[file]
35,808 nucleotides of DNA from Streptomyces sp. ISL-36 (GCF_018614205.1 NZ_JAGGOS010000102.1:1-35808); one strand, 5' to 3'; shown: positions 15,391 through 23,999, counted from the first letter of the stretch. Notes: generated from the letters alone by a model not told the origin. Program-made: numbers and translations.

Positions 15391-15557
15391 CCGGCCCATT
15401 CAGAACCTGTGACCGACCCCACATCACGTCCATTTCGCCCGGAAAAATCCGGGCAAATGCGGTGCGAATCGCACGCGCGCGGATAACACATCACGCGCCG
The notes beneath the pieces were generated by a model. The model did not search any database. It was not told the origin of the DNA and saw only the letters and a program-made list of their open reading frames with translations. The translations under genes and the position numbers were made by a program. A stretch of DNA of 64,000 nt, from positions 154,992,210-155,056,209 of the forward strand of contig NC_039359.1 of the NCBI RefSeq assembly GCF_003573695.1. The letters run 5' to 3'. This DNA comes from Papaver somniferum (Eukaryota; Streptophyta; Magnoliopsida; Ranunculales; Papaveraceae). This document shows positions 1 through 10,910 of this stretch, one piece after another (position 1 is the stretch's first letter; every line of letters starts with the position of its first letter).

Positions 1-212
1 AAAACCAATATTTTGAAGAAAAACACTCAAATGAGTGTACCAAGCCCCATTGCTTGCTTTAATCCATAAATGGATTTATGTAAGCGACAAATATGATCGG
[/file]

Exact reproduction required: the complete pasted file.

35,808 nucleotides of DNA from Streptomyces sp. ISL-36 (GCF_018614205.1 NZ_JAGGOS010000102.1:1-35808); one strand, 5' to 3'; shown: positions 15,391 through 23,999, counted from the first letter of the stretch. Notes: generated from the letters alone by a model not told the origin. Program-made: numbers and translations.

Positions 15391-15557
15391 CCGGCCCATT
15401 CAGAACCTGTGACCGACCCCACATCACGTCCATTTCGCCCGGAAAAATCCGGGCAAATGCGGTGCGAATCGCACGCGCGCGGATAACACATCACGCGCCG
The notes beneath the pieces were generated by a model. The model did not search any database. It was not told the origin of the DNA and saw only the letters and a program-made list of their open reading frames with translations. The translations under genes and the position numbers were made by a program. A stretch of DNA of 64,000 nt, from positions 154,992,210-155,056,209 of the forward strand of contig NC_039359.1 of the NCBI RefSeq assembly GCF_003573695.1. The letters run 5' to 3'. This DNA comes from Papaver somniferum (Eukaryota; Streptophyta; Magnoliopsida; Ranunculales; Papaveraceae). This document shows positions 1 through 10,910 of this stretch, one piece after another (position 1 is the stretch's first letter; every line of letters starts with the position of its first letter).

Positions 1-212
1 AAAACCAATATTTTGAAGAAAAACACTCAAATGAGTGTACCAAGCCCCATTGCTTGCTTTAATCCATAAATGGATTTATGTAAGCGACAAATATGATCGG